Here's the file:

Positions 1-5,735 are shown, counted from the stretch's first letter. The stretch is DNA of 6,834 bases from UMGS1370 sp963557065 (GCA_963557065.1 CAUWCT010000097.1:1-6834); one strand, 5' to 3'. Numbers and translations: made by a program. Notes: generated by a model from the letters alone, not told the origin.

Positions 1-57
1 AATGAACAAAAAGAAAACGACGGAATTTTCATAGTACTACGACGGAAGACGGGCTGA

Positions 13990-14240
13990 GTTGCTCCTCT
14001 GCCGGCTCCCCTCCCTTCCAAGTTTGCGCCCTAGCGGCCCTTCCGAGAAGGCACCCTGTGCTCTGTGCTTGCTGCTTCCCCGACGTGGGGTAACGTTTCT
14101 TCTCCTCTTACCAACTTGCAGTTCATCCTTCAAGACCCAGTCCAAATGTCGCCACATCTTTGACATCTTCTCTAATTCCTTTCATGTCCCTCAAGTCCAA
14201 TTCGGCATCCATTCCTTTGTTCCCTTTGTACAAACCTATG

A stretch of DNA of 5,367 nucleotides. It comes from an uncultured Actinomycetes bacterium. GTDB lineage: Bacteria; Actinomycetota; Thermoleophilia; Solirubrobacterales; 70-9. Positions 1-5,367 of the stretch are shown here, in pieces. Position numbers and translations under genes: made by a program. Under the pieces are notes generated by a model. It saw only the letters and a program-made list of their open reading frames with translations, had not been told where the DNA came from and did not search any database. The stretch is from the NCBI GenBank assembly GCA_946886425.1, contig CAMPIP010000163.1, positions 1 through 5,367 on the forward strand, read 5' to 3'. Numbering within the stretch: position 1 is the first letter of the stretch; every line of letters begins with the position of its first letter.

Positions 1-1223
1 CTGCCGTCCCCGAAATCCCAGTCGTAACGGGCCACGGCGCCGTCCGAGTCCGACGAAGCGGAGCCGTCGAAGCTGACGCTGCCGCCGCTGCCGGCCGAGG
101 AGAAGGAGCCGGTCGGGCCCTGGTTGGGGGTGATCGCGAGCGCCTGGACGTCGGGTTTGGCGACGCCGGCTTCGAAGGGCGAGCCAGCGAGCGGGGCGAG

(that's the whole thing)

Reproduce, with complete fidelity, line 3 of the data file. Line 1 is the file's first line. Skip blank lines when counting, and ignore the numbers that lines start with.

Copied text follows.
1 AATGAACAAAAAGAAAACGACGGAATTTTCATAGTACTACGACGGAAGACGGGCTGA